The Minilyser offers level measurement, Total Harmonic Distortion (THD) + Noise readings, VU and PPM metering, frequency detection, polarity testing, signal balancing error assessment, sweep frequency response display, third‑octave spectrum analysis, and an oscilloscope. Each selected function is portrayed on the large LCD with both numeric and graphical displays. In many of the modes there are several weighting factors available — including A and C weighting; 22Hz, 60Hz and 400Hz high‑pass filtering; and a voice band‑pass option — as well as fast, slow and impulse time averaging.
Level measurements can be made in dBu, dBV or voltage, the latter either as an absolute figure, or relative to a previously established reference (in terms of dBr, percentage, or scaling factors). The VU and PPM scales can be configured for any appropriate reference and ballistics, while the distortion and noise test can be expressed in decibels or as percentages. The balanced interface 'balance error' can be given as a percentage or as a scaling factor.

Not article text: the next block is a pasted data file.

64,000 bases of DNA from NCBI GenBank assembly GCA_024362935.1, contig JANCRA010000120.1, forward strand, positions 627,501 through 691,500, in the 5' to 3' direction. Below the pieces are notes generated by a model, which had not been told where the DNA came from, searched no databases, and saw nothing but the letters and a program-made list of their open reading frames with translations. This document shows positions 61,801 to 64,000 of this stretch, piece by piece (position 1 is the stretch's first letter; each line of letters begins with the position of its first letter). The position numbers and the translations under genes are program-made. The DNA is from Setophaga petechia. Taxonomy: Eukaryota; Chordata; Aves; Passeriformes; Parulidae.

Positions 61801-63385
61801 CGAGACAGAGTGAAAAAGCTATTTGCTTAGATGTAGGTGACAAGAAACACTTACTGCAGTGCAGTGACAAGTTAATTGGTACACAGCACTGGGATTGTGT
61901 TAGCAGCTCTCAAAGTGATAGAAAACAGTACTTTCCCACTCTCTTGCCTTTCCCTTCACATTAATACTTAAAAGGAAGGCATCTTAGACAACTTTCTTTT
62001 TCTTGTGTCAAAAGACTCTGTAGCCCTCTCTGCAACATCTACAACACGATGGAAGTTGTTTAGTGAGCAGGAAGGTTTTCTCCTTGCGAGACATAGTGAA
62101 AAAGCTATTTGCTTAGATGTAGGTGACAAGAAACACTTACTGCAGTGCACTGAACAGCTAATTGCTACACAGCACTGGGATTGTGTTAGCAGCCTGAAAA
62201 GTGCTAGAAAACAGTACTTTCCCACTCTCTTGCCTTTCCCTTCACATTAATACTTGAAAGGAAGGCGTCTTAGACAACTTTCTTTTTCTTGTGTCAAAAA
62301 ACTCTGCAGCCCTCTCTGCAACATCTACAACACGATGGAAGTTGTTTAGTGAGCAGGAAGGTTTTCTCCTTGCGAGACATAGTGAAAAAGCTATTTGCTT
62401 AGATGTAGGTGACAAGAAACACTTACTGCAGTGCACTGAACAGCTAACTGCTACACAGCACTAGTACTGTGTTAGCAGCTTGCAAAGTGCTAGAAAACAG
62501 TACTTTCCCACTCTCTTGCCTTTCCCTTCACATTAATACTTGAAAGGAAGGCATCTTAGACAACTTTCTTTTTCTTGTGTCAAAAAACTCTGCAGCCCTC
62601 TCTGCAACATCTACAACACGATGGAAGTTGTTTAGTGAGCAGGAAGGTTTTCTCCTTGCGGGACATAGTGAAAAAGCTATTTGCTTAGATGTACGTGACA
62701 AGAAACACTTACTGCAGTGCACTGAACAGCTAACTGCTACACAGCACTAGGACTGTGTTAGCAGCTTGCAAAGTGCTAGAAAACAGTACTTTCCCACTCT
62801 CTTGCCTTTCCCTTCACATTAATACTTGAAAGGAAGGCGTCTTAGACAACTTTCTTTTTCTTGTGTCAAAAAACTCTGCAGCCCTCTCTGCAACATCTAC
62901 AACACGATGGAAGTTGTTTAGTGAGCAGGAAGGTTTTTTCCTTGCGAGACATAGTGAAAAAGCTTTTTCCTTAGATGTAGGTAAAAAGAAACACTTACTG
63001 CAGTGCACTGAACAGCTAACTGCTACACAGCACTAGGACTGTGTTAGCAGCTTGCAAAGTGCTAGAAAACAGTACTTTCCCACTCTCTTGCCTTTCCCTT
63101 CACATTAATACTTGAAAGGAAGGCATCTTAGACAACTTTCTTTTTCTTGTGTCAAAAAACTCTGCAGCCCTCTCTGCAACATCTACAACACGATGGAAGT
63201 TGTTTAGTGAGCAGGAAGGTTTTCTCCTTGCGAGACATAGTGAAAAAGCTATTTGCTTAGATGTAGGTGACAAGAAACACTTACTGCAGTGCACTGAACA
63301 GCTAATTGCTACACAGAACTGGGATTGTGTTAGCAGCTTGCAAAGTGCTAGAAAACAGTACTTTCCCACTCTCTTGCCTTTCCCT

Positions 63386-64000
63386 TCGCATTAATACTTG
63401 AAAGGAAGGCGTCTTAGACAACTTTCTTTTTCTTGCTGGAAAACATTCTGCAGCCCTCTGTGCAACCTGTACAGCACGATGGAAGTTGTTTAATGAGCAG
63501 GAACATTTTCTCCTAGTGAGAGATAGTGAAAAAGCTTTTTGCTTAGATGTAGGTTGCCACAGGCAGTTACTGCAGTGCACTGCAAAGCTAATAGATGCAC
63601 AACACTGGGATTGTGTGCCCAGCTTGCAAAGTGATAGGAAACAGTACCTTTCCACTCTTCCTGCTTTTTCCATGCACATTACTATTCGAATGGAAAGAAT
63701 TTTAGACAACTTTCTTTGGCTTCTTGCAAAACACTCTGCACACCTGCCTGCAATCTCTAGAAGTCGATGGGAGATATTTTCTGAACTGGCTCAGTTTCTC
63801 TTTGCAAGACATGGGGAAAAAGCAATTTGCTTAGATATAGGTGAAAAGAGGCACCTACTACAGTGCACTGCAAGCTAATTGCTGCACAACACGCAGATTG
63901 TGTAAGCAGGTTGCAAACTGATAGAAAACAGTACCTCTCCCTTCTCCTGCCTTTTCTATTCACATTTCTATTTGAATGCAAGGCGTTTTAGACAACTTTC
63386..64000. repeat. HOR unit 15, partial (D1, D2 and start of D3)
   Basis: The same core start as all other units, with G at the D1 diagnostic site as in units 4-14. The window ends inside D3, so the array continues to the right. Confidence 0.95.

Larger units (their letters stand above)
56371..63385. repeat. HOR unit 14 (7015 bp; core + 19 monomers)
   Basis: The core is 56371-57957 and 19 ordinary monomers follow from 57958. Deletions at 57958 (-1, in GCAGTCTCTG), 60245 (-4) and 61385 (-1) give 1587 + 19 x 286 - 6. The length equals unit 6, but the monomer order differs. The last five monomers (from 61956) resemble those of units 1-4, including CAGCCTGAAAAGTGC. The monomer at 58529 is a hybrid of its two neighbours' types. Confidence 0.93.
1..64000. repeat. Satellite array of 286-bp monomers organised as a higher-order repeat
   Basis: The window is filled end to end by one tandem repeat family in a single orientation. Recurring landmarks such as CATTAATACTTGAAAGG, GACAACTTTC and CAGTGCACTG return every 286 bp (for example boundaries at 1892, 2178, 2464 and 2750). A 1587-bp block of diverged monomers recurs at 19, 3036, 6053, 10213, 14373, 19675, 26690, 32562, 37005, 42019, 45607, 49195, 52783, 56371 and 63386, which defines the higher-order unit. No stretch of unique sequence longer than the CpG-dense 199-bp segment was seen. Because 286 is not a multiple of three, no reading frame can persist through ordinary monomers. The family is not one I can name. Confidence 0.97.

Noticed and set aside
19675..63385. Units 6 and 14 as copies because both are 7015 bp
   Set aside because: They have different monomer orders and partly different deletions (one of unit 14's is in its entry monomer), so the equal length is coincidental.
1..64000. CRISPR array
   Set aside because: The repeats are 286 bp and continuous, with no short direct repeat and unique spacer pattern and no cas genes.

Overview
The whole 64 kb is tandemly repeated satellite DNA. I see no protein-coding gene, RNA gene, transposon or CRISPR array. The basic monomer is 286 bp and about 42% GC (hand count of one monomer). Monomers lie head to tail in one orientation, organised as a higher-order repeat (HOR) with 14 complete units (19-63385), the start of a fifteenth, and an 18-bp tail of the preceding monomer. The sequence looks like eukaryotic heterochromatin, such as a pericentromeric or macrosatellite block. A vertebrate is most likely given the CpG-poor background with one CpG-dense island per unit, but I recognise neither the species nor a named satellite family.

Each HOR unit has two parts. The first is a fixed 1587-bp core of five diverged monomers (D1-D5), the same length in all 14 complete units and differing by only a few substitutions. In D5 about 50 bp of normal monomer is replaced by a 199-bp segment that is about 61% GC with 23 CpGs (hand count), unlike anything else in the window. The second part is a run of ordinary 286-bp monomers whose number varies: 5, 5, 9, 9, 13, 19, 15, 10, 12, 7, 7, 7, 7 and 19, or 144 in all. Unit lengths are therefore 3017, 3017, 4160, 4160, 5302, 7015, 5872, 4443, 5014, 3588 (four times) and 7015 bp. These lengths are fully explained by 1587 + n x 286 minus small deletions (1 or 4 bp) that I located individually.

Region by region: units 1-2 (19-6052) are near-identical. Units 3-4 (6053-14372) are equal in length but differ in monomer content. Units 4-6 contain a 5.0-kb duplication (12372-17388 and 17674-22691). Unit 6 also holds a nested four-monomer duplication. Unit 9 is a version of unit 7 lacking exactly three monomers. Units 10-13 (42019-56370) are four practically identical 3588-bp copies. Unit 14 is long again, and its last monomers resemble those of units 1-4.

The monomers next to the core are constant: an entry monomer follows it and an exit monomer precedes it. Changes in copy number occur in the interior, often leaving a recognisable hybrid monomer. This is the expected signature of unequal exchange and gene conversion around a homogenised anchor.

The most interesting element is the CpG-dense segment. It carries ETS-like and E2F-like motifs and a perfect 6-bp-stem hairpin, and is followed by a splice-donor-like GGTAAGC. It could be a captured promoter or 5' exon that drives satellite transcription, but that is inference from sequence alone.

The sweep mode can create a standard frequency reponse graph or graphs of level, THD + Noise or frequency against time. In the case of the frequency response mode, the unit is armed and then starts recording and displaying the graph when it detects a 1kHz or 315Hz reference signal. The graphs against time are operated manually, with the user having to input a recording period and the time between each sample. The third‑octave analyser display is exactly as you would expect, with options to adjust the averaging time, and the scope display provides a very rough‑and‑ready approximation of the signal shape. To make life easy, the timebase and amplitude are set automatically. The polarity test, when used with the appropriate MR1 output, provides a simple 'positive' or 'negative' response, when measured either through the XLR or phono input or via the internal microphone.